The Mysterious Pearl
Origin – Size – Luster – Surface Condition – Shape – Color
A pearl’s origin and size will determine its value, while luster, surface condition, shape, and color assess its quality. You can break pearls down into four categories by region:
South Seas: Pearls from this region are larger in size and are usually white and silver in color.
Tahitian: Pearls from this region are usually black or green in color.
Japanese Akoya: Pearls from this region are usually 7-10 mm, and are typically used in strands.
Freshwater Pearls: Come in various shapes and are usually dyed.
Pearls are like snowflakes…no two are alike. Before buying a pearl, come in and talk to Kailee and Rebecca. They’ll use their years of expertise to help you choose the highest quality pearl to make you stand out as only YOU can.
The Shape of a Pearl
The shape of a pearl is very important in determining its quality, and therefore its value. Every pearl has a slightly different shape:
Near-round / Off- / Semi-
Pear / Semi-Baroque
Ringed / Grooved
Round and near-round are the most sought-after shaped pearls, although there’s no such thing as a “perfect” pearl.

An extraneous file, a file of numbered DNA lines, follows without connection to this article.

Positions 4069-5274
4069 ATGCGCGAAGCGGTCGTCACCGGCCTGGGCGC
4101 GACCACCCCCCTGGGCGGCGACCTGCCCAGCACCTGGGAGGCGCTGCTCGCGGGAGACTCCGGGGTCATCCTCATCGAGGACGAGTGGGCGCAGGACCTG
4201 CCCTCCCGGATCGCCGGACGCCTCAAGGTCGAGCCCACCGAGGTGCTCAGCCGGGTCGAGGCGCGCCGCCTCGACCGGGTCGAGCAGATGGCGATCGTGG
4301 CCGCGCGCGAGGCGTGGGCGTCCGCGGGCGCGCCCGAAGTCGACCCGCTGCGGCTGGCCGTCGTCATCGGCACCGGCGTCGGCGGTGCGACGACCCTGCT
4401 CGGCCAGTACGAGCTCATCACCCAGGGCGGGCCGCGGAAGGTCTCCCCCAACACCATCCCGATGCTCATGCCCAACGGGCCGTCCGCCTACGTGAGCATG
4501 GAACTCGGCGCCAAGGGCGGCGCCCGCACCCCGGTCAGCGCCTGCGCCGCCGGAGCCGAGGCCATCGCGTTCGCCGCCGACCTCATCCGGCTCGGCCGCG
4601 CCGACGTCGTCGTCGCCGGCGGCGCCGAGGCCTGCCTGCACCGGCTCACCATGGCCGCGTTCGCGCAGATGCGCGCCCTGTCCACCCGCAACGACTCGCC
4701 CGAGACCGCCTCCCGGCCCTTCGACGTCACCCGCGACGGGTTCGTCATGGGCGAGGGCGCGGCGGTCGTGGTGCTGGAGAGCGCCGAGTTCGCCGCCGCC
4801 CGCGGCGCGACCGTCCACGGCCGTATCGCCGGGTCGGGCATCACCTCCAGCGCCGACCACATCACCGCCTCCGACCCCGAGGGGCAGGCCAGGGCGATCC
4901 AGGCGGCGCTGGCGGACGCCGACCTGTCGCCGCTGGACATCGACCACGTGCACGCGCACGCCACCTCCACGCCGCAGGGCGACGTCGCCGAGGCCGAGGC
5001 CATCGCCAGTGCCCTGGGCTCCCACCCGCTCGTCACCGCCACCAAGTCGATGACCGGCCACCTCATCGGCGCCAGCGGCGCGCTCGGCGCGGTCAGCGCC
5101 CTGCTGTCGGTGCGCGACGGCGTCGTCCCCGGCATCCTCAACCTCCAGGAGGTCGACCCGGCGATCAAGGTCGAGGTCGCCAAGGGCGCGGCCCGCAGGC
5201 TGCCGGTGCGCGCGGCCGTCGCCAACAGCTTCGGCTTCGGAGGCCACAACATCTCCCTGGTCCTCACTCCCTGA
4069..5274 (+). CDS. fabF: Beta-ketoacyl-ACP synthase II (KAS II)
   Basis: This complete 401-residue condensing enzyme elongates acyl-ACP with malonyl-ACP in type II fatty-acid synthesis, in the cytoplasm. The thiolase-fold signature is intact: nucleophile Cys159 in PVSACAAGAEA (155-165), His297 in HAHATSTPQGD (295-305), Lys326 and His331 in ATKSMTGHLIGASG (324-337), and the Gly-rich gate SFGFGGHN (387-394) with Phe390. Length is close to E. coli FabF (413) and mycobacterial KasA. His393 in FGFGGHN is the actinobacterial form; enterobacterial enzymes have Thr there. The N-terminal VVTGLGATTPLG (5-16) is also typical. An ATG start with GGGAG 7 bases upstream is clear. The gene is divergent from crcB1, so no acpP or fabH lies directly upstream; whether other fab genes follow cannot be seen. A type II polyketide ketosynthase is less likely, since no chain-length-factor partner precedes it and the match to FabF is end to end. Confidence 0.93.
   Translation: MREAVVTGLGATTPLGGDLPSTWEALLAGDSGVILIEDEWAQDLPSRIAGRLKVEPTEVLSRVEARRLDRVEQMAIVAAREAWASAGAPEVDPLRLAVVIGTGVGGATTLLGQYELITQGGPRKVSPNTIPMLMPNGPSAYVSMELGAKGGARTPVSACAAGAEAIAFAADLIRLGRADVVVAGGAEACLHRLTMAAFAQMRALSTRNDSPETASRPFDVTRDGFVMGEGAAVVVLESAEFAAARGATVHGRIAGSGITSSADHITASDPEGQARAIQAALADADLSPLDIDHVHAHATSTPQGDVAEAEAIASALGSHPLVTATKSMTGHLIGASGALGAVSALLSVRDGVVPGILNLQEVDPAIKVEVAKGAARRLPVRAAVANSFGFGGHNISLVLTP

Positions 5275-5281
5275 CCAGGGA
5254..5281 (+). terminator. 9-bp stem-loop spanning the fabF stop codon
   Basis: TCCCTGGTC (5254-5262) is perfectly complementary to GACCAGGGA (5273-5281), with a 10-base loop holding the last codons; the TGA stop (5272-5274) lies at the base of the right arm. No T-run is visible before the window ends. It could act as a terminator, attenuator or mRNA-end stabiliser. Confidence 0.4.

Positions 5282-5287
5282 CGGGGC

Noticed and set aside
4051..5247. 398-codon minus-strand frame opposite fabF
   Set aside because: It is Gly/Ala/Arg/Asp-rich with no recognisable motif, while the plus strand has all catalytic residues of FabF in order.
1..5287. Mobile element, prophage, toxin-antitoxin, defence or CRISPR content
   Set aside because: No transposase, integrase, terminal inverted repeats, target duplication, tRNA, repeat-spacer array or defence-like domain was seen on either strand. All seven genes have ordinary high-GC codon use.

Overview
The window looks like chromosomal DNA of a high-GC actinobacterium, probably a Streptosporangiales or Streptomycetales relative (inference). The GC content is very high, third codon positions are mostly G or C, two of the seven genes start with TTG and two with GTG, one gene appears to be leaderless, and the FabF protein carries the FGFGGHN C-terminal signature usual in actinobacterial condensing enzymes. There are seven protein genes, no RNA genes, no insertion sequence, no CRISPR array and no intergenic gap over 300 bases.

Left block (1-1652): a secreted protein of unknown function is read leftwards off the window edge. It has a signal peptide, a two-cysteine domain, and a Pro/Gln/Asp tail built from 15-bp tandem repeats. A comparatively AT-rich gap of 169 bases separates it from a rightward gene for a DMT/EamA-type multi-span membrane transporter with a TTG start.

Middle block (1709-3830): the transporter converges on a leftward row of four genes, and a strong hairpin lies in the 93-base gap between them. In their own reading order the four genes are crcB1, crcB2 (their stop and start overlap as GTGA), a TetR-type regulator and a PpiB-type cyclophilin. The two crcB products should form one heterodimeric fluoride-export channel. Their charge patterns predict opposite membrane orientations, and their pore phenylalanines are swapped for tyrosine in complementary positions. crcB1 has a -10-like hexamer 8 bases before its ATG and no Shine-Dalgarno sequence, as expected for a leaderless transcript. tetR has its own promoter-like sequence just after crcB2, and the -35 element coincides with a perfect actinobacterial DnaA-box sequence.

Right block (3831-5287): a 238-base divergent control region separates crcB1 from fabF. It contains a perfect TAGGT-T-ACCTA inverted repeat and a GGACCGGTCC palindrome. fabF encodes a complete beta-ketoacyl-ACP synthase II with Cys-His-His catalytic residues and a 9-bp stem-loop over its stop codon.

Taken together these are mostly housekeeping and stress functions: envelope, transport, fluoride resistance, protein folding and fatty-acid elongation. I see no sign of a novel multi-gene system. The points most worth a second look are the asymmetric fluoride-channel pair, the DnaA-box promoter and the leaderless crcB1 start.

The Color of a Pearl
The color of a pearl depends on the oyster’s environment as well as the type of mollusk. Different pearl mollusks produce different colors. The most known colors of pearls are white and cream, though they do form in a variety of other colors naturally including silver, grey, and black. The ones in the white and cream range can have hues of red, orange, yellow, green, blue, and violet.
There are three parts to a natural or cultured pearl’s color. They are Bodycolor, Overtones, and Orient. The Bodycolor is the primary color of the pearl overall. The Overtone is the translucent color that lies on the surface. The Orient is the iridescent shimmer that shows a rainbow color effect and lies just beneath the surface of the pearl. All pearls show Bodycolor, but only some show Overtone, Orient, or both.
The Surface Condition of a Pearl
A pearl’s surface condition is critical in determining its value. The fewer surface blemishes a pearl has, the more valuable it is. Any serious surface damage or chips should be cause for concern. Not only will this lessen the pearl’s value, but it will also affect its longevity.